Friday, December 10, 2010


I love Radio Shack.  Maybe not as much as I used to, but still, I'm very fond of the store.  When I was a kid, when asking for my battery-of-the-month, the polyester-clad Radio Shack salesman would happily give me a thick catalog from the stack behind the counter.  I would spend hours poring through the gossamer pages, examining everything, from resistors to a MOOG synthesizer IC (Which I bought, but never built anything with - I'd love to find another).  True to their name, they sold CB radios, shortwave radios, weather radios, and HAM equipment. 

In high school, I took an electronics class from two math teachers who also taught computer science.  Sadler and Crandell were like a midget wrestling tag team, gleefully alternating between the duties of instruction and running labs.  I enjoyed the class immensely and to pass, I was required to assemble some kind of circuit.  Mr. Crandell preferred a finished product, inside a project case of some sort with integral power and all necessary control and indication hardware.  Kits were acceptable, but I chose to make mine from scratch.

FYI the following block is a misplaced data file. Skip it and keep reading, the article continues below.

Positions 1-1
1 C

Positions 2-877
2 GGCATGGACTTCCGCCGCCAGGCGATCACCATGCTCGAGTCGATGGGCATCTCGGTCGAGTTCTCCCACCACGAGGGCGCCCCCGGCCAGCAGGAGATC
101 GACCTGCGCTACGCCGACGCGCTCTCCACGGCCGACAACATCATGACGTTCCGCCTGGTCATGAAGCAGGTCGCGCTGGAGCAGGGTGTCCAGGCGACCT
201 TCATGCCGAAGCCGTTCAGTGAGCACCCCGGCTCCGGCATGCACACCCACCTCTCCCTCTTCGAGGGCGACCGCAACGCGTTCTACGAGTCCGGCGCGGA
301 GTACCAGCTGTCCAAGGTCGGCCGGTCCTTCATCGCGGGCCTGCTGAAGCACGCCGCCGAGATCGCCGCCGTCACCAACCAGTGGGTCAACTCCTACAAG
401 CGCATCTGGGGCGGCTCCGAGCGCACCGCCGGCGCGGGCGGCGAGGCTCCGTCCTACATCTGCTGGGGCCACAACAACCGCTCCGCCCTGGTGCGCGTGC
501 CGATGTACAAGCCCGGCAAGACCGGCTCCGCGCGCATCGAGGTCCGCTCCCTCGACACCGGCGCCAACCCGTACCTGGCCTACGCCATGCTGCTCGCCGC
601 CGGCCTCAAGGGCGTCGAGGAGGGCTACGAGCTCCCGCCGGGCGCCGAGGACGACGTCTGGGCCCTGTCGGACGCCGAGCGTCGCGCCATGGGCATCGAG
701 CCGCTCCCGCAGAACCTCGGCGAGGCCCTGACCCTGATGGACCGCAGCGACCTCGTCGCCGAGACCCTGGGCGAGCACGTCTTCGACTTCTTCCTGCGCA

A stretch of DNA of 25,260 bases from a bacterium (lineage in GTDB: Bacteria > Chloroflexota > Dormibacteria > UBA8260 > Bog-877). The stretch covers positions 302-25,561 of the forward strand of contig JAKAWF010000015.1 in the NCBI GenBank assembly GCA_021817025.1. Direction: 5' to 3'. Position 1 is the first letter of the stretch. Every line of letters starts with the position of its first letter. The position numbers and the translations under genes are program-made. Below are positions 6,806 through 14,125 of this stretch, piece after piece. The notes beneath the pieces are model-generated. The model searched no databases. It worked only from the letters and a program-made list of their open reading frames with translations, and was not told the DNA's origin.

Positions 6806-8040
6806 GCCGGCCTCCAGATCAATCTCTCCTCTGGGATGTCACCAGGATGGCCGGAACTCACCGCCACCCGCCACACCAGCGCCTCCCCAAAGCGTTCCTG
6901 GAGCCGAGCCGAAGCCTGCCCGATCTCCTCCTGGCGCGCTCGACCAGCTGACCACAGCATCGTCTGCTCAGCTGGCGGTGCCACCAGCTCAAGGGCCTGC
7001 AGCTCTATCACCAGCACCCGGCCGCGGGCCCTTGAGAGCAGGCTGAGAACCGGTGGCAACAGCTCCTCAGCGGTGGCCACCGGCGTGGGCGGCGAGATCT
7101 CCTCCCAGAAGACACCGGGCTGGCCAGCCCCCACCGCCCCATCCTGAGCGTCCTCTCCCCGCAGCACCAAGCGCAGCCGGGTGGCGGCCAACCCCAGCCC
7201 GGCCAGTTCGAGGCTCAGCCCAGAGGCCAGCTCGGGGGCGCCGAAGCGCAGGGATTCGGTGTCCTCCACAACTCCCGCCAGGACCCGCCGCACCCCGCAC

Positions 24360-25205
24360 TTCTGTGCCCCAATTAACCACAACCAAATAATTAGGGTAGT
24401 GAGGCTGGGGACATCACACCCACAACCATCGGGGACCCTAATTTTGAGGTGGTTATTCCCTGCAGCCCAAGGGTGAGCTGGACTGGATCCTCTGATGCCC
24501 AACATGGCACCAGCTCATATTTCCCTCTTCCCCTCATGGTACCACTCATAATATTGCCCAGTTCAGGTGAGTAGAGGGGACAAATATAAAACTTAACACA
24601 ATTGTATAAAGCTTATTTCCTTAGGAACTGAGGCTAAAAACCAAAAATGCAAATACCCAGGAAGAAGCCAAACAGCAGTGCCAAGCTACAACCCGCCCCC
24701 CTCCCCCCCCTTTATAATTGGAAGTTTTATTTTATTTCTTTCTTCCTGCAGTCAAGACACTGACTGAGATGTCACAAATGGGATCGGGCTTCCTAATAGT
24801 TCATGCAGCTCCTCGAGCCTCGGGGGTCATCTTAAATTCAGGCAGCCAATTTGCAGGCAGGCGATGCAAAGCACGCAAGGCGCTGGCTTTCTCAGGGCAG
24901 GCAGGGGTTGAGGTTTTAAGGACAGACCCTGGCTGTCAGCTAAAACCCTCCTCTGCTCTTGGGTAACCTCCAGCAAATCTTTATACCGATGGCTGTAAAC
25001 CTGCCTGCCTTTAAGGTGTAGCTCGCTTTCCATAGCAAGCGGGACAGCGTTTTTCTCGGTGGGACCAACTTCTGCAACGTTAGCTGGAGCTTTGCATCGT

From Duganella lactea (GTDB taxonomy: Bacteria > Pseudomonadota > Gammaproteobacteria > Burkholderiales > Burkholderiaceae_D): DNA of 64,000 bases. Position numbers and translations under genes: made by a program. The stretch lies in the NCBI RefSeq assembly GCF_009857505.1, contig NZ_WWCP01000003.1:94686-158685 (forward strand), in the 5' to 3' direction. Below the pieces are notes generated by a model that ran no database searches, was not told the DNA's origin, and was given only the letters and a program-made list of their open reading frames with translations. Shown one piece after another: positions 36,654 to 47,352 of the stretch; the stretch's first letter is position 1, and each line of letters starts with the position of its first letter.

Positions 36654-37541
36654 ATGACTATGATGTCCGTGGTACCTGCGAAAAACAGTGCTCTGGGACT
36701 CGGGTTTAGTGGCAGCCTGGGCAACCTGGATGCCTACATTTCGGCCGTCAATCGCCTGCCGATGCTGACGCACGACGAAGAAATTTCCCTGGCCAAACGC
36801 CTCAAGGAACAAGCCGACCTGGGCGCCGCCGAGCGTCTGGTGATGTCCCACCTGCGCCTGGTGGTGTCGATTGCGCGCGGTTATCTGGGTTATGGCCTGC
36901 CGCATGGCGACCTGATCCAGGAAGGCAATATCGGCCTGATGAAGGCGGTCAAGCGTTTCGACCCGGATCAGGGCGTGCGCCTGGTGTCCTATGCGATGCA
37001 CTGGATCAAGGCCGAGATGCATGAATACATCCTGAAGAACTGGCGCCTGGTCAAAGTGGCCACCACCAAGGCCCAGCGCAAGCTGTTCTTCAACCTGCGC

Finding electronic circuits to construct was a vastly different process in pre-Internet 1979.  I found a circuit for a light activated alarm in a library book, imagining it to be installed inside a dark locker, triggered by some unsuspecting interloper opening the door.   I think I saw a tear of joy in the corner of Mr.Crandell's eye when I asked him to help me with etching a printed circuit board.  The circuit wasn't very complicated, and the circuit board only needed about six components.  I was horrible at soldering, and I ruined the board I had made, delaminating the conductive traces from the board matrix, a murder victim of excessive heat.  Radio Shack to the rescue.

One of the frequently-eyeballed items in the phonebook catalog was a general-purpose prototyping board, about two by three inches.  It was designed around the Dual Inline Package (DIP) integrated circuits ("computer chips") that had been developed in the sixties.  Thanks to Moore's Law, ever more complex circuits could be squeezed into ever smaller chips, and the right circuit board made working with the chips trivial.  As much as I wanted to build a computer (or a synthesizer!), I had to spend some time with the basics first.  My alarm circuit was very simple, and I really just needed some way to mount and connect the components.  Item 276-150 would fit the bill just fine. 

An aluminum box (from Radio Shack) housed the alarm, which used a CdS (Cadmium Sulfide) light sensitive cell to trigger the alarm, and mercury switches to turn it off.  There were no external controls and it could only be turned off by orienting it in a certain non-obvious way.  It was kinda cool.